Marshall lead and bass 20

Discussion in 'Amps and Cabs' started by john archer, Jan 16, 2008.

  1. john archer

    john archer Member

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    I just played a new 2061x marshall and it sounded great! I know there have been a few threads on this amp, but I was just really surprised how nice this amp sounded. I ran it through my '68 4x12 cab...a great low volume tone. The amp also took pedals very well...ran a ts808, delay, and reverb through it and got a sweet singing sustain, Eric Johnson type lead tone out of it with both volumes jumpered and set around 7. My question is if the reissue sounds this good, has anyone ever tried the originals? I am thinking of the '67-'69 models. What are the prices of the originals, and are they worth it? Should I just pick up a used reissue and swap out the transformers and tubes? Thanks in advance for your input.

    John
     
  2. pickslide

    pickslide Supporting Member

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    Very cool little amps. I can't comment on the tone of a vintage, but I think that one day I will have to buy a vintage one just to say I have a vintage Marshall, and for me, it would be the most useable (volume wise).

    I have seen originals go anywhere from $1500-$3500, but I am no expert.
     
  3. gizmo

    gizmo Member

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    I own an original '73 and it's the best sounding amp I have ever owned (just a hair above my '61 Deluxe). Sounds great through the entire volume range. Classic rock all the way.

    Unfortunately, I cannot comment on the reissues as i've never played one. But from what I've read here and on other sites, the reissues are highly regarded.

    I paid $1,000 for my all-original minty one in early 2000. Almost bought a second minty one in 2005 just after the release of the reissues - price was up to $2,000.
     
  4. John Phillips

    John Phillips Member

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    I've owned three originals from 1969 to 1974 (two were PAs actually, but the difference is one cap on the Lead channel of the L&B), and worked on several others. I've played the reissue a couple of times and it seems close, to me - maybe without quite the sweet 'old' tone of the originals, but not far off.

    I've got another one - an earlier '68 PA - here for work at the moment, it will be interesting to see how it turns out too (it's a major rebuild/restoration).

    Personally I don't think any of them sound like a small 50 or 100W Marshall though - they definitely sound 'Marshally', but they don't have the gain, complexity, crunch, thump and sheer explosive dynamic power (even allowing for the lower wattage) of the big amps. Not surprising, when the circuits are totally different. They have a more raw, middy, compressed, blues-rock sort of tone... which may be exactly what you want, but I wouldn't recommend one if you're trying to exactly duplicate the Plexi tone at lower levels. (A 50W through 4dB of attenuation is far better for that, and gives the same actual power to the speakers.) Running both channels linked with one set fairly bassy and the other trebly will give a bit more gain and a slightly wider, crunchier tone though.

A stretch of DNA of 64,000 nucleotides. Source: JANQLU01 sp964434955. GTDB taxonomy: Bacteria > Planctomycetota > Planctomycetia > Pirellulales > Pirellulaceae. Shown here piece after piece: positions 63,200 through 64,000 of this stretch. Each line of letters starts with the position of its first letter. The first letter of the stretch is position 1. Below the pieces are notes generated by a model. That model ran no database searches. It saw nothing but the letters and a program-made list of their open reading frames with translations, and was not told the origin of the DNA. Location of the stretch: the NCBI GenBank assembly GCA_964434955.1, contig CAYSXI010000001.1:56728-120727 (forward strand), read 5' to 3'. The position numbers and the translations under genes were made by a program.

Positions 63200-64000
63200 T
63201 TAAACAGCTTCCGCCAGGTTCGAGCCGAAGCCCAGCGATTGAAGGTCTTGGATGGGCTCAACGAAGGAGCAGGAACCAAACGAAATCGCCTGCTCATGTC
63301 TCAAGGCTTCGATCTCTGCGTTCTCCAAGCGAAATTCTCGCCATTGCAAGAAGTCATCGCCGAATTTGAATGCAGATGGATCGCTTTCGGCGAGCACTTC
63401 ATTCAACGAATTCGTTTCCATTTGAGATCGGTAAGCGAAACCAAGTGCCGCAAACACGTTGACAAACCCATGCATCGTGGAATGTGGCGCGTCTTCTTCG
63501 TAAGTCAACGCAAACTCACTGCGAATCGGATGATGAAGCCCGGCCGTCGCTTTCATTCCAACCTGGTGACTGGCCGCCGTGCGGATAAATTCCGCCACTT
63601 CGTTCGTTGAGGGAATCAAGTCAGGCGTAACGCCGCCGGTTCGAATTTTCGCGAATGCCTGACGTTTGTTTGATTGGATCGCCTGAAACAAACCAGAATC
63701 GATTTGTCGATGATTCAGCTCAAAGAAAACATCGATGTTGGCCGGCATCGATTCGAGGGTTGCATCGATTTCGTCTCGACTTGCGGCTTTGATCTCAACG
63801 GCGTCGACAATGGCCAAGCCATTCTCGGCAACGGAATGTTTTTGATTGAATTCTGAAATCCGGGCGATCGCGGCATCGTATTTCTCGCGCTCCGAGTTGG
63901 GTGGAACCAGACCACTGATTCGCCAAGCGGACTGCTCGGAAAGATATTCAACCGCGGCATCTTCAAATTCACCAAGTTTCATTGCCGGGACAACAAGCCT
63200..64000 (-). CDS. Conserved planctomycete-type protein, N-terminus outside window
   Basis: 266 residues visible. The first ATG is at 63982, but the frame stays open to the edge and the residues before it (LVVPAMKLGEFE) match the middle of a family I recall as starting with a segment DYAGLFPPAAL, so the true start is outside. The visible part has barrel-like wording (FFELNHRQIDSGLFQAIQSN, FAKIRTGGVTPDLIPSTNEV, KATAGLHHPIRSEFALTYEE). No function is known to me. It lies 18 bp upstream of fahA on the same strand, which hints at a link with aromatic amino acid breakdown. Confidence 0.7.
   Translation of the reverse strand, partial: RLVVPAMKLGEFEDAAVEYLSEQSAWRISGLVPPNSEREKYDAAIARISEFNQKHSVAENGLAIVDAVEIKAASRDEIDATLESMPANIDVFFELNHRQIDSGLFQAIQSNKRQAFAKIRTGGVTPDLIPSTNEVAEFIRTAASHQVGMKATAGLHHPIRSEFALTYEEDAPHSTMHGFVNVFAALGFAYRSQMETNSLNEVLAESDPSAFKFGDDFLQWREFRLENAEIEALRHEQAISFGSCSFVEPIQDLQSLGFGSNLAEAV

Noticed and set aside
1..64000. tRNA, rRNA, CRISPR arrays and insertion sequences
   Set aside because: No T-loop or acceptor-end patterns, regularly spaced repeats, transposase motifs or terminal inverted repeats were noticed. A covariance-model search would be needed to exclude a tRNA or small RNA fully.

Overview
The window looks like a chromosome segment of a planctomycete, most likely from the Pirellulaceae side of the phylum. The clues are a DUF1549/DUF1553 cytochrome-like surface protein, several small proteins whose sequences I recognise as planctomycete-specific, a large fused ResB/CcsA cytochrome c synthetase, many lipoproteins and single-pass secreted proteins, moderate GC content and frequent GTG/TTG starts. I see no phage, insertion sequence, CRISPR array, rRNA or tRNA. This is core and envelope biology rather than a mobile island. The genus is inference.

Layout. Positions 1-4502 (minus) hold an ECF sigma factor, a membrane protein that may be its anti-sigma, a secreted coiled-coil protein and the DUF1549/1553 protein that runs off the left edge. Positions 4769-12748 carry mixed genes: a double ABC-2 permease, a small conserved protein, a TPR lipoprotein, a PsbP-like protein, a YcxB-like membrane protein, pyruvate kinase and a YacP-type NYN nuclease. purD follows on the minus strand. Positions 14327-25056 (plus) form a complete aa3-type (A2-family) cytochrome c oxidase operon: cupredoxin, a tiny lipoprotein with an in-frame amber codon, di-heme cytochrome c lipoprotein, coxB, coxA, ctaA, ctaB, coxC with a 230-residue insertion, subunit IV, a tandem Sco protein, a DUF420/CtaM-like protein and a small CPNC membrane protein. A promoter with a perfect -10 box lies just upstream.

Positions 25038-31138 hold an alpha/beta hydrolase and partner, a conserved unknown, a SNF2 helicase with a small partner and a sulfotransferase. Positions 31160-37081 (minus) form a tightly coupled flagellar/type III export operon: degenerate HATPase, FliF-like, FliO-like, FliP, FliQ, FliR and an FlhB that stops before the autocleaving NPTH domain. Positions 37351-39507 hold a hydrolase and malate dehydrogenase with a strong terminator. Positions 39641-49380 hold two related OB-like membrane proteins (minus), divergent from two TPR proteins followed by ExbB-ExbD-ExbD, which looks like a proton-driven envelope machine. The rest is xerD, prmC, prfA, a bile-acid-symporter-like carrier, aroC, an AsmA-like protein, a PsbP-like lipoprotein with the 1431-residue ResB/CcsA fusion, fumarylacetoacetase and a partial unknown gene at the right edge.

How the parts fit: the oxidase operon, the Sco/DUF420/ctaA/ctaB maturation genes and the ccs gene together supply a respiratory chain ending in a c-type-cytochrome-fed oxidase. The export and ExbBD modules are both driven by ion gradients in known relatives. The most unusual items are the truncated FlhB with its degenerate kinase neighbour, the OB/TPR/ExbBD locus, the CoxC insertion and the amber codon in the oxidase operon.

FWIW, the 20W does get most of its overdrive from the power tubes, one of the relatively few amps which does. In fact, the bigger ones don't, which is one reason they sound different. I did like mine, but the reason I don't have them any more is exactly because they didn't give me that big-amp tone at lower volumes that I was looking for.
     
  5. Kiwi

    Kiwi Silver Supporting Member

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    I bought the 2016x RI as a replacement for my dearly departed '73 L&B, which was stolen in early 2004. I consider the RI to be very, very close in sound and tone to the original. Add the 2061cx 2x12 cab, and it's just a great package.

    Other than some tears, and the expense of replacing it, I don't actually miss my original in terms of sound. Reliability is something else. The RIs have had dodgy OPTs in the early runs (may still be dodgy, but mine's been fine). The RI has the very high plate voltages so watch for redplating with modern EL84 power tubes, but that's the same as the originals, which chronically ate modern tubes. That's where the tone comes from, I'm told.

    The old ones are quite valuable now, but I think it's the collectability factor more than a clear sonic improvement versus the RI. That's fine; that's the market. If you're not a collector, I'd recommend getting the RI and maybe replacing the power tubes when they wear out, and the OPT only if it blows.

    Give it a good listen before swapping components. If you've just gotta swap something, put in a Mullard 12AX7 into the first slot; it'll add 30 years to the sound - gives more mids at clipping, which (to me) is Classic Rawk.

    John Phillips is right (as usual) in saying that the 20w is not exactly a scaled-down Plexi 50w. It won't have the girth and power and rage of its big brother, and at full crank you can tell the EL84's bottom end is kind of sizzly and bubbly. Its EL84 clean tone and headroom are surprisingly good, till surprisingly loud. Jumper the channels and it's classic rock all the way. It's a really fine Marshall amp.

    =K
     
  6. demon

    demon Member

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    Oh wow, I JUST started the same thread, sorry...
     
  7. john archer

    john archer Member

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    Thanks for your input guys...as always great stuff!
     

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